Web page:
Ramblings of Charles Prier – Writer-Insomniac-General Know-it-All

Archive for December, 2011

Christmas Memories

We have a box of odds and ends that we retrieve from the attic each Christmas. Many items have been placed in the tattered but sturdy old box over the years.

There’s a string or two of Christmas lights that haven’t worked in this decade; it’s a good place to look for spare bulbs. There are many odd looking parts left over from assembling the kid’s toys on Christmas Eve. Amazingly, the toys seemed to work okay without them.

There is an unused 1976 calendar commemorating the U.S. bi-centennial. And a roll of exposed film, long ago expired, that still sparks speculation about the images it might contain.

There are two Christmas cards all sealed up and ready to mail — except for the incomplete addresses of friends who have moved far away. And some old decorations we don’t use anymore but can’t bring ourselves to throw away.

Rummaging through the old box each year stirs up memories of Christmases past and it usually prompts our annual discussion on the correct way to pronounce Poinsettia.  Then we talk about the way Grandma Hester always used to holler, “Christmas Eve Gift!” when she first saw you on Christmas Eve. Presumably, in her day when two people met on Christmas Eve, the first one to offer the greeting “Christmas Eve Gift!” was to receive a gift from the other.

During this season, a simple thought can bloom in to intricate memories of singing along with the Christmas music playing on the radio, the aroma of cakes, pies and other goodies in the air, and the elaborately tinseled Christmas tree in the living room.

There were no artificial trees in those days. We always cut our own from the woods somewhere nearby.  Mom and Dad could make even the ugliest tree look beautiful. It sparkled and gleamed although there were no colored lights. Many of the decorations were old and homemade. Wonder and mystery surrounded the packages under the tree. Some were bound in last year’s boxes with wrapping paper recycled by ironing out the wrinkles.

We had apples wrapped in purple paper, oranges and nuts; even a coconut which when held a certain way looked like a monkey’s face – or as someone always remarked, “a lot like uncle Jess.”

I know these words and phrases do not reflect the true meaning of Christmas. Nevertheless, I believe playing “Christmas Eve Gift” and the joy of remembering happy moments at Christmastime are yet more gifts from God for saints and sinners all. Merry Christmas!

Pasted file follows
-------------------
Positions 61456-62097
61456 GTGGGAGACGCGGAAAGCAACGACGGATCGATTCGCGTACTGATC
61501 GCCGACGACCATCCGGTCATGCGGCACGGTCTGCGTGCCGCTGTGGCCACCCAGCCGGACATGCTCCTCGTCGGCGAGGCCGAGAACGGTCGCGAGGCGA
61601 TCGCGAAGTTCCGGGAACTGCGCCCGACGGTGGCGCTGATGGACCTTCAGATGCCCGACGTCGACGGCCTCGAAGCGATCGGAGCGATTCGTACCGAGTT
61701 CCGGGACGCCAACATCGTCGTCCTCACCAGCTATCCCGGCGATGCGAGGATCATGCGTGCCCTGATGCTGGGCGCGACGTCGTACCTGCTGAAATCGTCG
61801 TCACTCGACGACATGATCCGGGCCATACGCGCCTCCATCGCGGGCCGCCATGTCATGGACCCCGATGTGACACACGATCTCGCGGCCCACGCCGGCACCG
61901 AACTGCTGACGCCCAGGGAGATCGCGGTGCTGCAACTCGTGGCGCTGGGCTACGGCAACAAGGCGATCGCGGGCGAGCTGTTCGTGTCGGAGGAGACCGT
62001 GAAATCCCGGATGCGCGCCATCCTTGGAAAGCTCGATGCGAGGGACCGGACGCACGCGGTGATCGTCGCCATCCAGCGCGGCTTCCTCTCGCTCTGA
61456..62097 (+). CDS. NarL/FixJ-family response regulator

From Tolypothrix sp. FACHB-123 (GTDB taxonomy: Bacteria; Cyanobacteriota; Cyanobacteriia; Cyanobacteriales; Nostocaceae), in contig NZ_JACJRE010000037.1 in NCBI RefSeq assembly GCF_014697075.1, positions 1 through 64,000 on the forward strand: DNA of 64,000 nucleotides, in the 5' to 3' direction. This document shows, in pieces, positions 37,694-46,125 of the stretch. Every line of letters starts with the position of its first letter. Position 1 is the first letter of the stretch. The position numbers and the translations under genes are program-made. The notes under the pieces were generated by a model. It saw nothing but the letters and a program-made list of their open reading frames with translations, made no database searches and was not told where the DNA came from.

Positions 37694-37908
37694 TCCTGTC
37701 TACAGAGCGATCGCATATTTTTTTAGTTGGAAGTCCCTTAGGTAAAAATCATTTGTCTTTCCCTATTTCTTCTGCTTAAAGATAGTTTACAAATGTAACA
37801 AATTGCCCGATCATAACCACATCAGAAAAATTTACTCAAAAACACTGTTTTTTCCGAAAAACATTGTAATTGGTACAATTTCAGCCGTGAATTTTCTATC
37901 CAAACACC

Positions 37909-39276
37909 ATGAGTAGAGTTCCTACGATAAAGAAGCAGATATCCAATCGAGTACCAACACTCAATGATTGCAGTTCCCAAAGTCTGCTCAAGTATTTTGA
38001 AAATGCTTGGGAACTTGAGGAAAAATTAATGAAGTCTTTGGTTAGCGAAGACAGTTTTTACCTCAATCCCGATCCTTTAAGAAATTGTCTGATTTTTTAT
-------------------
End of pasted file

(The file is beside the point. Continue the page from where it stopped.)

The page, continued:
Advertisements

In Their Defense

A scotoma is a visual defect or blind spot. People with this condition cannot see objects that fall within the affected area in their visual field. It’s as though the objects are just not there. Fortunately, in most cases, slightly shifting one’s point of view brings the objects into view.

The term scotoma is also used in psychology to refer to an individual’s inability to perceive, often bothersome, personality traits in themselves that may be obvious to others. They are blind to these; they do not exist.

I believe that there is yet another condition; a powerful ideological scotoma that presents its victims with a distorted view of the world. Facts and truths that fall outside the bounds of their ideology do not exist and are not processed as part of their reasoning and logical thinking. This condition, suffered by many Right-Wing and Tea-Party Conservatives, is a kind of mental illness giving rise to their illogical behavior and the creation of elaborate campaigns filled with fabrications and sometimes cleverly stated misinformation.

It’s not their fault; we have to be tolerant they just can’t see what is right before them. Confronting them with credible facts furthers their disillusionment resulting in more bizarre fabrications.

I do not know of an effective treatment for this condition; for friends and family; perhaps time and achieving a higher degree of personal maturity will alleviate some of the symptoms. Asking questions is risky but in a private forum sometimes allows them to get a glimpse at how out of touch they are and lead to a shift in point of view. Searching for common ground is hazardous but sometimes an effective strategy. Otherwise it is always best to keep your mouth shut, hide your pain and pray.

I wonder and worry about our world often – but then sometimes I just wonder what’s for supper; these are the best times. –CP

“The truth does not change according to our ability to stomach it.”  — Flannery O’Connor

%d bloggers like this: